For his first movie as a director, New Girl alum Jake Johnson wisely taps the strengths of a lead actor he knows very well: New Girl alum Jake Johnson. The king of dirtbags you can bring home to mom is expertly (self-)cast as Self Reliance’s Tommy, a down-on-his luck Angeleno who submits to a month-long “game” – as in “Squid,” “The,” or “The Most Dangerous” – with a promised payout of $1 million. It’s a role that allows Johnson to deploy one of the sharpest instruments in his comedic tool chest: A knack for conveying outlandish ideas with utter matter-of-fact sincerity. You can see where this might come in handy, as a lot of the laughs in Self Reliance depend on Tommy explaining to friends, family, or strangers that Andy Samberg (playing himself) invited him for a limo ride, and he’s being hunted for a reality show broadcast on the dark web, and the only thing keeping him safe is being in close proximity to another person – like seated-next-to or sharing-a-bed close.
Unfortunately, Johnson’s directing style mimics a different facet of his onscreen persona: The cool nonchalance that would allow a guy like Tommy to sink into multiple ruts and never look back. Enough of Tommy’s encounters with elaborately costumed would-be killers are treated with a shrug that it makes his predicament feel like a minor inconvenience and not a quest to get (modestly) rich or die trying. Self Reliance never musters the psychological-thriller pressure necessary to make us fear for Tommy’s safety, over-relying on dramatic lighting and the ominous pings and pongs of Dan Romer’s instrumental score to instill a sense of danger. Johnson’s aims for Self Reliance are grand, but he has a firmer grasp on the downtime between attempted murders and the absurdist peeks behind the game’s curtain.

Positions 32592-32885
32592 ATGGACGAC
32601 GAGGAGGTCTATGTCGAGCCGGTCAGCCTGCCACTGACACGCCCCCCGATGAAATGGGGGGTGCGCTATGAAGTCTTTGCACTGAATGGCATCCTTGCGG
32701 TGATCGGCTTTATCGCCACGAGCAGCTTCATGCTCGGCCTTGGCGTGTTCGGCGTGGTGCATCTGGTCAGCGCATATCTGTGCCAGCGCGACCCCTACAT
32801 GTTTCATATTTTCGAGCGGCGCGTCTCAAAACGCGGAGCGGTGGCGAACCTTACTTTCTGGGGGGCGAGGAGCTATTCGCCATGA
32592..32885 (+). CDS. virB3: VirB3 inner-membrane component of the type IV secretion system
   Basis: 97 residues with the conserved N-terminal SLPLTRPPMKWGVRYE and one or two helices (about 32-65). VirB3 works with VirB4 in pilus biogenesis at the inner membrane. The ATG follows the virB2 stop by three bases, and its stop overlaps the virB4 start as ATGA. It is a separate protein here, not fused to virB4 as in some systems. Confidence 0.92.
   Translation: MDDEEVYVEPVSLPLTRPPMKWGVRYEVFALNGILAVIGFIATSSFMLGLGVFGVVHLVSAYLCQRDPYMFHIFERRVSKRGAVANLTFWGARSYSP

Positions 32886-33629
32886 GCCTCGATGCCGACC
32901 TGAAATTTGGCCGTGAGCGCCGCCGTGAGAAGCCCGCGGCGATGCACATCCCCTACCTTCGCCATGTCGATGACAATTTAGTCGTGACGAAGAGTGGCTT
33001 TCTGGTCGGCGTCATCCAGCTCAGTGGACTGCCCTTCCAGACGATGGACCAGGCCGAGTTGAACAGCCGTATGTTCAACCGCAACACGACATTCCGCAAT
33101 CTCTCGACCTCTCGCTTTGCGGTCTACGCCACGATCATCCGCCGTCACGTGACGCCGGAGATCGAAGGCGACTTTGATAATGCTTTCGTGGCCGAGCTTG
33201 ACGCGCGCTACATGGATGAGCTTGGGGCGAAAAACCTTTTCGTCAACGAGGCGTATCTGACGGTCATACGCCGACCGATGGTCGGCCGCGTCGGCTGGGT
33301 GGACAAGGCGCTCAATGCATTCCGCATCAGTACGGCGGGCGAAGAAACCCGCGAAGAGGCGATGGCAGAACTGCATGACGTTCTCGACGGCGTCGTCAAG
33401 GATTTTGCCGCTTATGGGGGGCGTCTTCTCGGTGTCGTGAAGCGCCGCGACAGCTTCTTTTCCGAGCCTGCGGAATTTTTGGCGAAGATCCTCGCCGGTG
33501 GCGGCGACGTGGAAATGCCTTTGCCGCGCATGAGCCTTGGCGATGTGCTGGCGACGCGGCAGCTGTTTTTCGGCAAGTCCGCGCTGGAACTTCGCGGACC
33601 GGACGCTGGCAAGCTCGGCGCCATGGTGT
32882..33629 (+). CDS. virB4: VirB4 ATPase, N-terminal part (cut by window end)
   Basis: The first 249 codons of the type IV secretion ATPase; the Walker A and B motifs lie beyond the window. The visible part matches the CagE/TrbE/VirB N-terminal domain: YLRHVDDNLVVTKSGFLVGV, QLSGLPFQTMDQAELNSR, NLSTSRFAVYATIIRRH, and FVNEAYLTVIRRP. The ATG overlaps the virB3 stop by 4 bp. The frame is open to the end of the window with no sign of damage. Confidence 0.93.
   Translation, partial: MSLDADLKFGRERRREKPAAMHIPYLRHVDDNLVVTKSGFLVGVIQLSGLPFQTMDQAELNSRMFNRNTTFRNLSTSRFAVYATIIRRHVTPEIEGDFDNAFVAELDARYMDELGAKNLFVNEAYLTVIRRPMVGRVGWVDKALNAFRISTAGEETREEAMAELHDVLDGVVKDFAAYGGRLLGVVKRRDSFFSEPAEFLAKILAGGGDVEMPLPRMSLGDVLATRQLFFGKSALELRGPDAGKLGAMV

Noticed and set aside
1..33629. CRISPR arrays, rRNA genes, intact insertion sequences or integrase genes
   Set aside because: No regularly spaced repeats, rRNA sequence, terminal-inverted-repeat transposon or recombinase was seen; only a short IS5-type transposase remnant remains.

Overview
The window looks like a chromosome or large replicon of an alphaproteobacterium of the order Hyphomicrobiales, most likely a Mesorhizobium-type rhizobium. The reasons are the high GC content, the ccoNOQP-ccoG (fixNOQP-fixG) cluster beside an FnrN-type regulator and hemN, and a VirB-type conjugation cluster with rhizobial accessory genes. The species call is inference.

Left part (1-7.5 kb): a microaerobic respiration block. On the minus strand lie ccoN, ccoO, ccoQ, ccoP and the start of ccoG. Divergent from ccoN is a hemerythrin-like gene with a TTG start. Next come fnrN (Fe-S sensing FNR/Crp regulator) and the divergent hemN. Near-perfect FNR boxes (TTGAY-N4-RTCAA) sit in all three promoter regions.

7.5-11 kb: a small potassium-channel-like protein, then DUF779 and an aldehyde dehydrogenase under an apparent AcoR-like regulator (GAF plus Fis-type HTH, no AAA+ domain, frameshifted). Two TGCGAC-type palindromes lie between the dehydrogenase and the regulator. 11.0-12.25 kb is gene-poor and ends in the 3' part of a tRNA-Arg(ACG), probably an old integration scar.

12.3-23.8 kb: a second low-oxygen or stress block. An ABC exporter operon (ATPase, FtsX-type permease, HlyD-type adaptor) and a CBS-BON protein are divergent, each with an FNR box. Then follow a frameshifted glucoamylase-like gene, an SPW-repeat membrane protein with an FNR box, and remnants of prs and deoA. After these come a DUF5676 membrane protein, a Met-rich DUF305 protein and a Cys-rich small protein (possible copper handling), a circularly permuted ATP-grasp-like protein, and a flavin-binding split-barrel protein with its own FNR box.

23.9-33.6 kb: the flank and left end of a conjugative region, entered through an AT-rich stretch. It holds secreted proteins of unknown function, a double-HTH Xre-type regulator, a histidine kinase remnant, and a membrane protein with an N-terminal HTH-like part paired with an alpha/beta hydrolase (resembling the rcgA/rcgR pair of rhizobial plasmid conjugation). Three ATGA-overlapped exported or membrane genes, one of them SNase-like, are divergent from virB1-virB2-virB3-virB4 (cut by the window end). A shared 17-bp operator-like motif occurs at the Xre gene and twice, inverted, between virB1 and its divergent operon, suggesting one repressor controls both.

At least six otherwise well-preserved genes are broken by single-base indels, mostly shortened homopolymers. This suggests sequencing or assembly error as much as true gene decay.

Moments of Absurdity and Lost Momentum
Consider the extended interlude in which Tommy and fellow player (and more?) Maddy (Anna Kendrick) hide out in a motel while running out the clock on Tommy’s 30-day sentence. A montage of their beer-swilling, takeout-eating, and casual-snuggling retreat efficiently communicates their growing bond and echoes previous stitched-together snapshots of Tommy sliding into routine. But save for a delightfully strange encounter with a guy who may or may not be dressed like Mario, the sequence also trades anything resembling suspenseful filmmaking for a laid-back, improv-adjacent approach akin to Johnson and Kendrick’s past collaborator Joe Swanberg. (It even coasts off of some of the easy rapport the duo first struck up in Swanberg’s Drinking Buddies.) It’s a momentum-killing tangent that requires one hell of a contrivance to escape – but it’s also not the last time Self Reliance’s blasé undercurrent takes the wind out of its sails.
It may be more of a scripting problem than a directing one – though it bears mentioning that the director and star is also the screenwriter here. There’s a bewitching, dreamlike texture to Tommy’s induction into the game and its rules, full of labyrinthine hallways, screen-warping wide-angle cinematography, and reality-TV production staff who slip in and out of shadows like sleep paralysis hallucinations. That elliptical loopiness helps gin up conflict between Tommy and his underwritten mother and sisters (played by Nancy Lenehan, Mary Holland, and Emily Hampshire), but it doesn’t extend to the clumsy dialogue in which they tell him he’s delusional. The characters have a bad habit of saying exactly what’s on their minds, or pinpointing exactly what’s troubling Tommy, as if we haven’t been able to pick up from the photo on his nightstand, his lonely perch at a bar, or his nondescript desk job that he’s struggling to overcome a break up and forge connection in a world where the average person is little more than a pawn in the destructive recreational pursuits of the ultra-wealthy.
The Eccentric and the Underdeveloped
It’s all a little undercooked for a modern-day fable that leads with a Ralph Waldo Emerson quote and introduces its big-money bloodsport with whimsical picture-book illustrations. When it’s weird, Self Reliance is winningly so: I Think You Should Leave oddball Biff Wiff steals his scenes as Tommy’s initial sidekick, a spacey drifter who compliments Maddy’s mom (Miriam Flynn) on her “delicious” spaghetti, then guilelessly asks for the name of the ubiquitous dish. That Self Reliance doesn’t end the scene on that punchline, but rather has Flynn answer with a curt “spaghetti,” betrays a certain lack of confidence. It’s an all too frequent occurrence in the film, which is genuinely out-there in ways that work in Johnson’s voice, but either can’t fully commit to the bit or reins itself in out of getting too nutty. We’ve already climbed into the limo with Tommy. Self Reliance shouldn’t be so apologetic about where it’s headed.